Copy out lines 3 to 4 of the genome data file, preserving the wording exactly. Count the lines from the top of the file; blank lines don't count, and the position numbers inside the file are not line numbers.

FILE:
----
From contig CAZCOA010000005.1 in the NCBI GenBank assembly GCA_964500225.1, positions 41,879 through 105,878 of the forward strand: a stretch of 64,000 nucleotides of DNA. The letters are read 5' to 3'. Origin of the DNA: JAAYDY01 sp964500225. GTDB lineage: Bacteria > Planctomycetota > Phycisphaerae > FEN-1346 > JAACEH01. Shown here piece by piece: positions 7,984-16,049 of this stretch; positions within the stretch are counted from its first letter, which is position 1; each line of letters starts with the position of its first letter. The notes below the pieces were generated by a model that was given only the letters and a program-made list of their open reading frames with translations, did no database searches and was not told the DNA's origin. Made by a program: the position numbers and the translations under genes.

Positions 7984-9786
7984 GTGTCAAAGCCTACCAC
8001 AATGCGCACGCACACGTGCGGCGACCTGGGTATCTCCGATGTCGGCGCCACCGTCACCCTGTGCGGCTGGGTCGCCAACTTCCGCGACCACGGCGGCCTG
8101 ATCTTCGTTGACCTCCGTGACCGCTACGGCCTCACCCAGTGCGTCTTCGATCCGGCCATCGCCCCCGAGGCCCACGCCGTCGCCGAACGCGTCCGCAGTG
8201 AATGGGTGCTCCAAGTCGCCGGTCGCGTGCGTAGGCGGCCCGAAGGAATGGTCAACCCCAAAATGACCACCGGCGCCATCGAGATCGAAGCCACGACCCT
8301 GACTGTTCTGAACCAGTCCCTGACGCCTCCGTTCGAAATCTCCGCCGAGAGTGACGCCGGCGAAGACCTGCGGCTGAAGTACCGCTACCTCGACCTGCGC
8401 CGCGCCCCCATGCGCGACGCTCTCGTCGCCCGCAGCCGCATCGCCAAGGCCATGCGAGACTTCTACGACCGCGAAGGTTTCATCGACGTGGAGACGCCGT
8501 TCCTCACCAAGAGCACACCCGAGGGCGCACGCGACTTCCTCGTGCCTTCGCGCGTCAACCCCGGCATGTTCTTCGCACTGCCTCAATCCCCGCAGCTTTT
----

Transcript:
7984 GTGTCAAAGCCTACCAC
8001 AATGCGCACGCACACGTGCGGCGACCTGGGTATCTCCGATGTCGGCGCCACCGTCACCCTGTGCGGCTGGGTCGCCAACTTCCGCGACCACGGCGGCCTG